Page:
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June 07, 2022

Trudy Haynes, Philadelphia's first Black TV reporter, dies at 95

She paved the way for a more diverse media landscape while interviewing the likes of Martin Luther King and Lyndon Johnson

Media Obituaries
Trudy Haynes Death CBS3/Facebook

Trudy Haynes, who became Philadelphia's first Black TV reporter in 1965, died Tuesday morning at age 95.

Trudy Haynes, the Emmy Award-winning journalist who smashed barriers to become Philadelphia's first Black TV reporter, died Tuesday morning at age 95.  

Haynes joined CBS3 in 1965 and remained there until her retirement in 1999. Over the course of her career, she interviewed icons like Martin Luther King Jr., former President Lyndon Johnson and former first lady Jacqueline Kennedy Onassis. She also interviewed several Philadelphia mayors and Pennsylvania governors.

Haynes began her career in Detroit in 1963, becoming the first Black weather reporter in the United States. Before this, Haynes worked at Michigan's WCHB, one of the first Black-owned radio stations in the country.

"When they say you're the first, that puts a lot of responsibility on your shoulders," Haynes said in a Black History Month interview with CBS3 last year. "I gotta be good. Unless you just don't give a damn."

One of her beats was show business and celebrity gossip, which Haynes explored through her segment "Trudy's Grapevine." This gave her the opportunity to interview the likes of Sylvester Stallone, Denzel Washington and Tupac Shakur.

In reporting Haynes' death, CBS3 reporter Janelle Burrell called her "the definition of class and grace and our very own legend here at Eyewitness News. She was kind, humble, witty and known for always being a firecracker."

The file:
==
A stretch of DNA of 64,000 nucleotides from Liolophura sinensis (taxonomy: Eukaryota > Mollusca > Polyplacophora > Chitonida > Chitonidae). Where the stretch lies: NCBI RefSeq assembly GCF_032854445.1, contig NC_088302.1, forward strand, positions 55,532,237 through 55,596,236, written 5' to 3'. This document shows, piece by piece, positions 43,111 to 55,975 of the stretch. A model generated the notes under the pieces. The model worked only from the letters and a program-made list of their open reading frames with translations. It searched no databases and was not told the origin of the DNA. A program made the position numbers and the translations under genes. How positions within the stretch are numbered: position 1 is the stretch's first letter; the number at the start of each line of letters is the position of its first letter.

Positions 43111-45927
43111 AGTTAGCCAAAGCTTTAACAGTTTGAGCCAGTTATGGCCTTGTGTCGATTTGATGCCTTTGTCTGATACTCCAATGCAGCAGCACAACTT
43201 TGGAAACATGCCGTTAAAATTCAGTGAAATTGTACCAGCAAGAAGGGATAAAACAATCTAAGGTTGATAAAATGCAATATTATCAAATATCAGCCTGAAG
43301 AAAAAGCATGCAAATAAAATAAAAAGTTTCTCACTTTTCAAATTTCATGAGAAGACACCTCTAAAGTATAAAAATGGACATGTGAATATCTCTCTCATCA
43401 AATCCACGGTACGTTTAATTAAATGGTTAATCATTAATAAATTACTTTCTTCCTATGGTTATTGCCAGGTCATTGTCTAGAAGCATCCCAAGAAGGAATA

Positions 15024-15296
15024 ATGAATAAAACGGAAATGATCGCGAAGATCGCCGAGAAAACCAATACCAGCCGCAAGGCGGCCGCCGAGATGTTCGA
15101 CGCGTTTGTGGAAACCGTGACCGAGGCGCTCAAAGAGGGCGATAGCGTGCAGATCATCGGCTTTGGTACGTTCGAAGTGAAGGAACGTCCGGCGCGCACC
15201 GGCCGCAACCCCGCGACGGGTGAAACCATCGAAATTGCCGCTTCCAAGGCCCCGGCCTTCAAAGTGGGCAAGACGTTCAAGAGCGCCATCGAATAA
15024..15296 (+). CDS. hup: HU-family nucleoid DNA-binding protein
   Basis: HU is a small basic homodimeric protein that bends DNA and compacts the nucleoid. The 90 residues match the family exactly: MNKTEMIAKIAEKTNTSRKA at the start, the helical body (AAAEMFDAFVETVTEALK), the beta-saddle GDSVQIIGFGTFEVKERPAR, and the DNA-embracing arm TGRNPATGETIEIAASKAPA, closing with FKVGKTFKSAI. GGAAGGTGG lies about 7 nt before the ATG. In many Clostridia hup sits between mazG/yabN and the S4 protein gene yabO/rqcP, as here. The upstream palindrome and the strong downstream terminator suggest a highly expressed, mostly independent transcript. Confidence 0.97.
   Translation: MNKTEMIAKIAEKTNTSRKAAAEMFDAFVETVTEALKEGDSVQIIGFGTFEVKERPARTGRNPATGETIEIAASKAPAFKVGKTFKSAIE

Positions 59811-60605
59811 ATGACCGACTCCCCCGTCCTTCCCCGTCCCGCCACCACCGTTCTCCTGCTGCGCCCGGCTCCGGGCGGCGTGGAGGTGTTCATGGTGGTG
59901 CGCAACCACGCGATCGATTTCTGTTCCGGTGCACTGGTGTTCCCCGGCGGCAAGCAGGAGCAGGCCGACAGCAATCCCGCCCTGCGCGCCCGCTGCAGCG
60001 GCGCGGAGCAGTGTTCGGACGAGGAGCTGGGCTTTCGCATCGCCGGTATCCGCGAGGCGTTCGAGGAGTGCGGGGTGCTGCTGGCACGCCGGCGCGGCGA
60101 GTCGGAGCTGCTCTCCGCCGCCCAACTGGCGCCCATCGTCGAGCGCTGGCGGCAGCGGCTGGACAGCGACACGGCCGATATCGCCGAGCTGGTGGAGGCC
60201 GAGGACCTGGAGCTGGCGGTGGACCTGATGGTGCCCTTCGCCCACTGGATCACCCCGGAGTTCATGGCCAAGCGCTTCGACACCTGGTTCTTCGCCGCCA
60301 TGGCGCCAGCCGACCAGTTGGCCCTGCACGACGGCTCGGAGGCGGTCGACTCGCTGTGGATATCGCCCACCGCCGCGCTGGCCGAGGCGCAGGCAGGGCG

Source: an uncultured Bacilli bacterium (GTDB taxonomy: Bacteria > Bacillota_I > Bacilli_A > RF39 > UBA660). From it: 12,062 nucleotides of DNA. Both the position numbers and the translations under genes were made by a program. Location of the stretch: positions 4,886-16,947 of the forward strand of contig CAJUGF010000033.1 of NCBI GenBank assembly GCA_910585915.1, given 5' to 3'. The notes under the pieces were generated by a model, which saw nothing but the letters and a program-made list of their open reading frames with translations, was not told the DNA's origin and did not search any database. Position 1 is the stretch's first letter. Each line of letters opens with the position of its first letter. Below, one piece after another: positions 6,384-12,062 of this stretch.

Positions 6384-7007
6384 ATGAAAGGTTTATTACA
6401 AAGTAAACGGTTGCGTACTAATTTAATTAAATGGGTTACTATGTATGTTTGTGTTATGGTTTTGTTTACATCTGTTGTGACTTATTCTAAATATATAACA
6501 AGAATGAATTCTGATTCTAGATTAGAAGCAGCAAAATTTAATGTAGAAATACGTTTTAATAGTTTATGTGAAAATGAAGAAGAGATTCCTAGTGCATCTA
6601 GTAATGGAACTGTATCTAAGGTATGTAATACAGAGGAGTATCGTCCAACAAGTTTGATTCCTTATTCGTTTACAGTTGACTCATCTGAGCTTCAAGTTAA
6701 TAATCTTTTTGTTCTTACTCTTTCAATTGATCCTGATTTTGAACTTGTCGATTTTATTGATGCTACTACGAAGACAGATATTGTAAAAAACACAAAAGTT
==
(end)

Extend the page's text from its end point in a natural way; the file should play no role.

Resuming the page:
On Twitter, journalists and others who had crossed paths with Haynes mourned her death. She was a role model to many in the industry.

"Trudy lived a life that broke barriers for Black journalists, women, and anyone who dreamed they could make it," the Philadelphia Society of Black Journalists tweeted.

"She made history that not only charged the media industry in Philadelphia, but ushered in a new generation of diverse journalists in America." 

Haynes attended Howard University, a historically Black college in Washington D.C.

After graduating, she modeled for Ophelia DeVore, a trailblazing African American model and agent. DeVore was one of the first agents who promoted Black models and marketed to non-white consumers.

In 1990, Haynes started a scholarship that provides financial aid to students pursuing degrees in journalism or communications.

After retiring from CBS, Haynes continued to work in the TV industry. Starting in 2012, she had her own program, "The Trudy Haynes Show." She also volunteered with PhillyCAM, the nonprofit that operates Philly's public access television network.